Sit down and chat with any Nashvillian, who has lived here for at least a few years, and the conversation will inevitably, and probably quickly, move toward the massive growth that has happened in our city. We love it, we hate it. Great new restaurants. Real estate prices are too high. Wonderful increases in our property values. Horrible traffic problems. Better malls and more movie theaters. Too much gentrification.
Nashville is an “it” city. Everyone is moving here (rumor has it about 100 per day), and if they aren’t moving here, they are sure partying here. Downtown on Broadway doesn’t even vaguely resemble the older neglected strip of property that hosted historic bars, family-owned furniture stores, and a boarded-up Ryman when I moved here over 30 years ago. Now it’s bachelorette party central with pedal taverns, professional sports teams, and astronomically outrageous parking fees.
I love that the city I moved to when I was 20 is now considered beyond hip. I feel redemption in a way. When I transferred colleges from Bowling Green, Ohio to Nashville in 1981, my northern classmates just looked puzzled and laughed. Then in their best, most insulting and stupid fake southern accent, they would say, “Nashville? Why do you want to move to Nashville?” I tired of explaining. They didn’t get the whole “I want to be in the music business,” thing anyway, so they certainly did get the concept of moving any further south than Cincinnati.
So, picture painted. I love Nashville. I’ve always loved Nashville, long before it was the place to be. And I really enjoy experiencing a lot of the changes. But, it seems like every month, one of the spaces where Pete and I hung out, bites the dust. Some are demolished and replaced with high-rises. Some are run out of town because of obese lease prices. And some have just lost out to the competition. We lost another one just this week.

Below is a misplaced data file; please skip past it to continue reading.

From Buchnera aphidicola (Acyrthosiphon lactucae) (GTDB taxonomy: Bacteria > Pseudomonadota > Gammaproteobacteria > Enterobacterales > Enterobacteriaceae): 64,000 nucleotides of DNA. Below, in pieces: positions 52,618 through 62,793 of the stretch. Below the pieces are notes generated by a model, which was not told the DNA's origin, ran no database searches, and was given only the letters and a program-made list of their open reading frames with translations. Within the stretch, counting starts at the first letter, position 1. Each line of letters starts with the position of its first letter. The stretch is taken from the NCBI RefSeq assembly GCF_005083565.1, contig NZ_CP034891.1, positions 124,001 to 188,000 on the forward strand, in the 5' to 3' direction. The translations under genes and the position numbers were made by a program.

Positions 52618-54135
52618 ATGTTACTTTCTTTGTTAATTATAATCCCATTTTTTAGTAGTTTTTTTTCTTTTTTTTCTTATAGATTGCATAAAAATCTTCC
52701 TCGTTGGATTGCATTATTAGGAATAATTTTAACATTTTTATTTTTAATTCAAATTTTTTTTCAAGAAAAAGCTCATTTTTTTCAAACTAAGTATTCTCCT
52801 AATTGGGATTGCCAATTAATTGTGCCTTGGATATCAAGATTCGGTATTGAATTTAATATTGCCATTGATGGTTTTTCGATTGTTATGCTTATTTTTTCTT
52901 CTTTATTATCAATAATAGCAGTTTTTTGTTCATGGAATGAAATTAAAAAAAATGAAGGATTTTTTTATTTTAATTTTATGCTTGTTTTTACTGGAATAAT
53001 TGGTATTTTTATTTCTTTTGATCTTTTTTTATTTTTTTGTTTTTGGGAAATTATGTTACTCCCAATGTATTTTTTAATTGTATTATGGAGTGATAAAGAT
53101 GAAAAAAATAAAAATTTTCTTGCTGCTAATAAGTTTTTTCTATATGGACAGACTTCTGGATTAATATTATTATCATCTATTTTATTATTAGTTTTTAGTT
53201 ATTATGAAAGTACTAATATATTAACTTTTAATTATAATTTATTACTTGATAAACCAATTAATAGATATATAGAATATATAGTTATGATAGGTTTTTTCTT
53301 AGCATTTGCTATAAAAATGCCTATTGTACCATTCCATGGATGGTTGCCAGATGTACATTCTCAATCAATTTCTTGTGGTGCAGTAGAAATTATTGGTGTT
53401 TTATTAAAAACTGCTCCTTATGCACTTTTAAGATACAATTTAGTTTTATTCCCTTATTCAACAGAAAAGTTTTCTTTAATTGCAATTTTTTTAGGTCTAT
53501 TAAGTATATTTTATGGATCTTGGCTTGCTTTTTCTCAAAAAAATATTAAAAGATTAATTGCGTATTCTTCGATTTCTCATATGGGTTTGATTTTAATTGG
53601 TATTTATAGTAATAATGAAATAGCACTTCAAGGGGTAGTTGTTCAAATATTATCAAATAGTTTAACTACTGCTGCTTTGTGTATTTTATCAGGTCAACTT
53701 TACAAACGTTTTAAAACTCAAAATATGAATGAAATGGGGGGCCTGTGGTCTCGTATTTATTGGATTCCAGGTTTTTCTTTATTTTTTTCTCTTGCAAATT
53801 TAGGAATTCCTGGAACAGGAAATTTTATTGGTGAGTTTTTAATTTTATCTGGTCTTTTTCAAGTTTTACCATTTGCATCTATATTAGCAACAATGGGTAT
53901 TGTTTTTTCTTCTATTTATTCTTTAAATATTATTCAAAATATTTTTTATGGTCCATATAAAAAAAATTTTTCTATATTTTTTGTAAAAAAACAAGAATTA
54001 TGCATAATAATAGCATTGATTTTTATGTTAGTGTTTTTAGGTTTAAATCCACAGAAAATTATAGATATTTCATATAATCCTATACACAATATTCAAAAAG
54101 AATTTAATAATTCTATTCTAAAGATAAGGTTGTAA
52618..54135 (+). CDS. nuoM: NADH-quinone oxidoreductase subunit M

But I need those places. I need to be able to go and sit somewhere and have a beer at the bar like he and I used to when we’d plan our next steps in life and career. I need to sit at the same table where we drew up our management agreement, or to have a glass of wine at the place where we celebrated our first wedding anniversary. I am such a sensory learner. If I can see it, hear it, smell it, I can remember it–like it was yesterday. Those memories, tied to those locations, are vivid–really vivid. Sitting in those places can make me melancholy, make me smile, or even make my heart race. I experience the memories on a very physical level, and my brain doesn’t know the difference. It can’t identify whether the experience is real or not. To me, it is necessary to be able to feel those feelings. Without Pete, I can’t actually experience them anymore, so it’s a necessity to experience them retroactively.
As these wonderful gathering spots get taken out one at a time, it chips away at my memory bank. Each time it happens, it’s a new loss. I’m tired of loss.
When you step back in time, does it feel real to you?